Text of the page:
How can I get rid of scabs on my scalp?
I'm 28 years old, female, and a busy mom with not a lot of time to go to the doctor for dermatology appointments. I get scabs on my scalp sometimes that flake off and never seem to heal. I keep my hair clean but I do sweat a lot and have oily hair tendancies. I also have a lot of contact allergies like I cannot touch sulfa or mold without breaking out in a rash. I am taking birth control and effexor XR. What hair care treatment should I use to help with this problem?
It may be that you simply have something called seborrheic dermatitis. This is an inflammatory condition of oil-rich areas of the skin like the scalp, hairline, eyebrows, and facial creases. It often results in thickened skin that can be reddened and itchy and can lead to scaling areas that look like scabs. Although all the causes of seborrheic dermatitis are not known, it may be related in part to fungus living on the surface of the skin. The best first step in treating seborrheic dermatitis is good skin and hair hygiene. An anti-dandruff shampoo containing selenium sulfide or similar agent (there are many available at your pharmacy) is a good first approach, as this will reduce inflammation and soften and loosen the scaling areas. Avoid picking at the areas, as this could lead to worsening inflammation or infection. If this does not work, see your doctor who can confirm the diagnosis and may prescribe other medications, including antifungal or steroid creams. If it is not seborrheic dermatitis, it may be folliculitis, or infections of the hair shafts by bacteria. This can also be confirmed by your doctor on physical examination and can usually be treated with topical antibacterial medications.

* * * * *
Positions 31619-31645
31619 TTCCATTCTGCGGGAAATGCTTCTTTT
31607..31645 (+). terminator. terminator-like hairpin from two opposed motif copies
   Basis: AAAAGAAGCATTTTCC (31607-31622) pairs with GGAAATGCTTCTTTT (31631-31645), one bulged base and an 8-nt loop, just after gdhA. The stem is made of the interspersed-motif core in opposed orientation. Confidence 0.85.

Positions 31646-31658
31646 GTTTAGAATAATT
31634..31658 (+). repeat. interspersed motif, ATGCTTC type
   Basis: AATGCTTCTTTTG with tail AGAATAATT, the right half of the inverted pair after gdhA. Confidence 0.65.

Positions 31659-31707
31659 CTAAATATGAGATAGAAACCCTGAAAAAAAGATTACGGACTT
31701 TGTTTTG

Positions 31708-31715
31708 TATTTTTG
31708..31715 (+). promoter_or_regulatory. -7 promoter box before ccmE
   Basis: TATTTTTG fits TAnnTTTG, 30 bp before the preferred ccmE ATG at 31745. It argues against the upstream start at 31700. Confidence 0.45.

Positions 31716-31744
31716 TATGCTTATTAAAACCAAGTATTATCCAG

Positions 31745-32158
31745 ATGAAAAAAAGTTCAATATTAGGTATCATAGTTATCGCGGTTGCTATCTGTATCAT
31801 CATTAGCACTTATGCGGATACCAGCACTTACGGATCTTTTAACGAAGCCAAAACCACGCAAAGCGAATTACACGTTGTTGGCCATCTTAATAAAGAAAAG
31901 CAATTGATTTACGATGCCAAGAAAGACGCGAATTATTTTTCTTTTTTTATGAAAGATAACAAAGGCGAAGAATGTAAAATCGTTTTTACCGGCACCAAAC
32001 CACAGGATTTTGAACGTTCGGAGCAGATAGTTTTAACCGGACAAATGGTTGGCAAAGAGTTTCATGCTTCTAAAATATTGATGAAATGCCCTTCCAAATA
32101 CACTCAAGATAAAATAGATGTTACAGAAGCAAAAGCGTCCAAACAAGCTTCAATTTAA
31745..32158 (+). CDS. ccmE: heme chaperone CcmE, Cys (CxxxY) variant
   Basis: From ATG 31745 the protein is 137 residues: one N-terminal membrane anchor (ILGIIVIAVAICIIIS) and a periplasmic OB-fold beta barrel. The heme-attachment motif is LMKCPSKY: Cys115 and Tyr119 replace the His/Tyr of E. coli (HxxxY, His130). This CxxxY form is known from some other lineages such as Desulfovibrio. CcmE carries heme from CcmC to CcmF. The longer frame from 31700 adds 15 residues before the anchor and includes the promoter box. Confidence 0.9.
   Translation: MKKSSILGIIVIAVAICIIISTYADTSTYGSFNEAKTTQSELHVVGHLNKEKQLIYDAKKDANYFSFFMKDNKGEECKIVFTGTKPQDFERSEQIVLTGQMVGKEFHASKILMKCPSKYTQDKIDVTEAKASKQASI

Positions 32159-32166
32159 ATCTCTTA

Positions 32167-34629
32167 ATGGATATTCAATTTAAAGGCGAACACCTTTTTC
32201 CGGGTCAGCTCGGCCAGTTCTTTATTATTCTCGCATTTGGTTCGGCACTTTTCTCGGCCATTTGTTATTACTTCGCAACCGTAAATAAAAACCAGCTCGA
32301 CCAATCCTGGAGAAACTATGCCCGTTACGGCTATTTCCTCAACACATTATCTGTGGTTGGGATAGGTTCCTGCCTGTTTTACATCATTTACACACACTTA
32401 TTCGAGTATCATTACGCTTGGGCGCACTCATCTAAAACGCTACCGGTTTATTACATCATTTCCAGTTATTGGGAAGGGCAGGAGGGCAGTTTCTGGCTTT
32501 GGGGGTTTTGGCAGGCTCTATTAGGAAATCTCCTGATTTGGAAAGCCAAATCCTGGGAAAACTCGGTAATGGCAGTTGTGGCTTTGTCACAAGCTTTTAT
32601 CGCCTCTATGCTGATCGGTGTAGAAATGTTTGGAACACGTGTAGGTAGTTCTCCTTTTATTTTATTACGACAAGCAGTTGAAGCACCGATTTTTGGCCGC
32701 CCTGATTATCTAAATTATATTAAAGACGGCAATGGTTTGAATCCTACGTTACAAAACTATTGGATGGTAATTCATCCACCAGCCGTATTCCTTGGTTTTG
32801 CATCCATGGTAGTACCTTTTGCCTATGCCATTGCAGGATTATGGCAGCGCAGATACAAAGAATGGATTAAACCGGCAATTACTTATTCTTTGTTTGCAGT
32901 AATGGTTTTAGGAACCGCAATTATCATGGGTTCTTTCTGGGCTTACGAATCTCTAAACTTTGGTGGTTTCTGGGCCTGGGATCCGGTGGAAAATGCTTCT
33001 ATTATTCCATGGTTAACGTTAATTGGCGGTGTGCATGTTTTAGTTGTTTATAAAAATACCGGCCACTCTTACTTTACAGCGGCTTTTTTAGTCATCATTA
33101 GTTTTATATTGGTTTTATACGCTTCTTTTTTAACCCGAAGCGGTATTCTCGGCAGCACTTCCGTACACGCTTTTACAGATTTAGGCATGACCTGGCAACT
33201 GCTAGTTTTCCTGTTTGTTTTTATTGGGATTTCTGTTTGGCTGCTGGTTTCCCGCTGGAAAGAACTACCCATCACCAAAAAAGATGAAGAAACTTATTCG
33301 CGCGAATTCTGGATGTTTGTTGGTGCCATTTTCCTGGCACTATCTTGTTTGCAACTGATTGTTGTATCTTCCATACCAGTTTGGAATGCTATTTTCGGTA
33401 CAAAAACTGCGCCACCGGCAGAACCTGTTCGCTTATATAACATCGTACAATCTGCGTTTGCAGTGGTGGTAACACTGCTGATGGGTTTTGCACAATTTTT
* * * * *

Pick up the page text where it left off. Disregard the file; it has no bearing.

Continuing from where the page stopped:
This answer is for general informational purposes only and is not a substitute for professional medical advice.
If you think you may have a medical emergency, call your doctor or (in the United States) 911 immediately. Always seek the advice of your doctor before starting or changing treatment. Medical professionals who provide responses to health-related questions are intended third party beneficiaries with certain rights under Zocdoc’s Terms of Service.
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